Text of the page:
One of the most profound yoga techniques I have had the privilege of learning is Nadi Shodhanam, alternate nostril breathing. I have used this breathing technique for over a decade and it has served me so well – from helping me to quit smoking (no joke!) to keeping my mind balanced and settled on a daily basis.
From the Ayurvedic view, the alternate nostril breath is ideal as we transition into the fall-winter months, as it creates balance by bringing a stability and regularity to an erratic and changing time. Working with the breath and prana (our vital life energy) are powerful tools in working with Vata dosha – the air & ether based organizing energy of the body-mind.
How to practice:
1. Find a comfortable seated position. Please remember that sitting in a chair is completely legal 😉
2. Take a few moments to become aware of your body, breath, emotions, mind and heart.
3. Transition your focus to your breath, and allow the breath to flow naturally.
4. Using the right hand, come into Vishnu mudra – bring the index and middle fingers of the right hand to the base of the thumb. Extend the R thumb and R ring and pinky fingers.
5. Bring your R hand to your face. The R thumb will gently close the R nostril, and the R ring and pinky fingers will gently close the L nostril.
The technique itself – these instructions describe one round:
a) Use the R thumb to gently close the R nostril and inhale in the L nostril.
b) Switch the fingers after the inhalation so the R ring and pinky gently close the L nostril and exhale through the R nostril.
c) Inhale in the R nostril.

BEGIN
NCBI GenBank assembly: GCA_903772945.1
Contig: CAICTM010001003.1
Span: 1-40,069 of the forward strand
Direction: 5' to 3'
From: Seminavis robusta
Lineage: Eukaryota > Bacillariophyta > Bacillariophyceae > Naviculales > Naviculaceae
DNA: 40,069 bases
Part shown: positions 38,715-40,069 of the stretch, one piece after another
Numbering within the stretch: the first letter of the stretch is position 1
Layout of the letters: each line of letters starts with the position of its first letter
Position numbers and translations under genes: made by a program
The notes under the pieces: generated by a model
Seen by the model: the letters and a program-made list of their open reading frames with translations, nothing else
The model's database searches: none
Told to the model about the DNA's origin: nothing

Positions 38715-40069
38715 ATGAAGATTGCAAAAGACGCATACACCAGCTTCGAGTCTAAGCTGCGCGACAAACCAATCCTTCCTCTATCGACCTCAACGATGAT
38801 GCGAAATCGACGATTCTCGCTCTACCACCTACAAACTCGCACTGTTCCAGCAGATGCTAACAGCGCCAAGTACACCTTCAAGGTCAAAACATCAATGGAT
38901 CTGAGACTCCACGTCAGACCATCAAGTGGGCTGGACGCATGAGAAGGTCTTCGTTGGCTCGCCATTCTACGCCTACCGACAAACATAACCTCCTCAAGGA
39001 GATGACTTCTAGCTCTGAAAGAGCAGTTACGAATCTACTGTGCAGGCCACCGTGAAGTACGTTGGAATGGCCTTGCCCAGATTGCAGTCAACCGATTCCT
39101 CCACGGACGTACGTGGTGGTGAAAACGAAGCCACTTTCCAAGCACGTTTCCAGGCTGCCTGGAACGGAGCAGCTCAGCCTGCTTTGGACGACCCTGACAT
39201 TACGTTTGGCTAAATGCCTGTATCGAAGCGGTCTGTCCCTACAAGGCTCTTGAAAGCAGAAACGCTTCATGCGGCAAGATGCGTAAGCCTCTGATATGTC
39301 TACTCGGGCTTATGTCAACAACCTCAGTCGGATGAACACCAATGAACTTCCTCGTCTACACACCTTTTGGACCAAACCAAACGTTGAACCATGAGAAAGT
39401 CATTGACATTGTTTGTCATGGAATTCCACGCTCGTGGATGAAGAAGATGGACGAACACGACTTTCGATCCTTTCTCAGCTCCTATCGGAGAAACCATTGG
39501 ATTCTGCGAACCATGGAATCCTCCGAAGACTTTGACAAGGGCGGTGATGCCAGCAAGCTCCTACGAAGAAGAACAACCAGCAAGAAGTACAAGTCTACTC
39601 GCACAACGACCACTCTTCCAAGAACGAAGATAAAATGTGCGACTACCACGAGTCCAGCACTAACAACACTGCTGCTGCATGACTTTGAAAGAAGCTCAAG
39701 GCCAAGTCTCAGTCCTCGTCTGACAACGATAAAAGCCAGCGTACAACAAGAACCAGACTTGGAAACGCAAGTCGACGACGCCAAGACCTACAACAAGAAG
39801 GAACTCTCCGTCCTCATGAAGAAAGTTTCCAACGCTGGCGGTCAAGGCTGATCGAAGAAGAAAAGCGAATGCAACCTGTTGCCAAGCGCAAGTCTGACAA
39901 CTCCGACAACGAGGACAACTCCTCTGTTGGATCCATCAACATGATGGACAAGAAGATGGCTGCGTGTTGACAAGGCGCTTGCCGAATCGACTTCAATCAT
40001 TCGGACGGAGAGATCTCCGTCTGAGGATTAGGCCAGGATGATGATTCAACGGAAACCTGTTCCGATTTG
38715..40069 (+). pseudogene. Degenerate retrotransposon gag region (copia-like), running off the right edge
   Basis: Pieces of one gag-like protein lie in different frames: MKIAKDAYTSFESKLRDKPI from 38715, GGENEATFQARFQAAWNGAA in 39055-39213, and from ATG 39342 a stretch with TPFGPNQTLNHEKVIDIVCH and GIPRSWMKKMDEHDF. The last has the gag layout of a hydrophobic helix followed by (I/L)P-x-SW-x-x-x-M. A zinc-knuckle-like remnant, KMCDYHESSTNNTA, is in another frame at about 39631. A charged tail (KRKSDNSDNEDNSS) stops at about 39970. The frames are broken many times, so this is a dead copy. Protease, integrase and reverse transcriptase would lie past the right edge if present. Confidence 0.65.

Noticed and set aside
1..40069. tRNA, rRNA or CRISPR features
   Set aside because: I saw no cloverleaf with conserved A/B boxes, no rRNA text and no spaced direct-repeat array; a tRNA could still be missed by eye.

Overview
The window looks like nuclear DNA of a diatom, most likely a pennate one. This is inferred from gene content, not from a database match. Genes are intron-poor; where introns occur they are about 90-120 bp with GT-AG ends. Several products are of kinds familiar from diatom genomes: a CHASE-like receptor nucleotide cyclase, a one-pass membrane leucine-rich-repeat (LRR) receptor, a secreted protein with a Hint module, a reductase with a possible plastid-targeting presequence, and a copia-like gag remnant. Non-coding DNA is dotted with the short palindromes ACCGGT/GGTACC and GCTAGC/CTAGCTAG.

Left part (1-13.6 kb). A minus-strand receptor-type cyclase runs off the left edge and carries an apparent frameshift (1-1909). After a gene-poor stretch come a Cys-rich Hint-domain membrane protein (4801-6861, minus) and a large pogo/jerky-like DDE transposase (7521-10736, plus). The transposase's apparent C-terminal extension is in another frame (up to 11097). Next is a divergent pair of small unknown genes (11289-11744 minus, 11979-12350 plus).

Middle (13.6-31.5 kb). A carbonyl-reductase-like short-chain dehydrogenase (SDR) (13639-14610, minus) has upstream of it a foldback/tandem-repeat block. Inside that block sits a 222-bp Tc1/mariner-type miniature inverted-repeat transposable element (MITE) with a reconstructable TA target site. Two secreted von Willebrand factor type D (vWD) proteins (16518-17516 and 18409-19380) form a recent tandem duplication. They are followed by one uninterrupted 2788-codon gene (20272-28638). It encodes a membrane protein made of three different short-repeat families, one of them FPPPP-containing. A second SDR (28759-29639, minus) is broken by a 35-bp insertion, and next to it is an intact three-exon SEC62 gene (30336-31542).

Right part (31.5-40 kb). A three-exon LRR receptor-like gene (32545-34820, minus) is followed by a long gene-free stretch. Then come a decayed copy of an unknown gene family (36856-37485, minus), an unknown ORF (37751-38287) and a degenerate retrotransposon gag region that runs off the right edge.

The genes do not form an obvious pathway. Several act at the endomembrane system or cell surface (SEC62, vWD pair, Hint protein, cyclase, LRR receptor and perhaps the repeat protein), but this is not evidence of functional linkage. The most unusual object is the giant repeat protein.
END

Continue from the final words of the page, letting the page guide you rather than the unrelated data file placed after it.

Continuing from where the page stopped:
d) Switch the fingers and exhale through the L nostril.
As you practice keep the breath gentle, easy and smooth. Remember not to hold or force the breath. Be gentle and kind to yourself as you practice.
Begin by trying 5 rounds, then go back to natural breathing. Over time, work your way up to 5 minutes, even 10 minutes daily.
The benefits of this technique includes:
* Balances and integrates the right and left hemispheres of the brain
* Calms the nervous system and mind
* Reduces stress and anxiety (for most people)
* Develops focus and concentration
* Cultivating a calm, smooth and soothing energy
* Purifies the subtle energy channels of the body-mind (nadis)
Cautions & Contra-indications to be aware of
* Always practice to capacity, if at any point you feel uncomfortable it is time to stop
* Not to be practiced on a full stomach
* Not to be practiced if you have a headache, fever or congestion
If you are unsure of anything as you begin the practice, then connect with a qualified and experienced yoga teacher to get further instruction and personalization of the technique for you.
Enjoy the practice!
Om shanti & prema (deep peace and love),
Mona teaches Ayurvedic Yoga at the Janati Yoga School in Kingston Ontario, where she lives with her wonderful husband, their enthusiastic dog, and ninja kitten. When she’s not teaching, practicing or talking about yoga, you might find her enjoying a good meal, kayaking, climbing a mountain in Ireland, or zip-lining over a forest in Costa Rica, Roatan, or Whistler BC.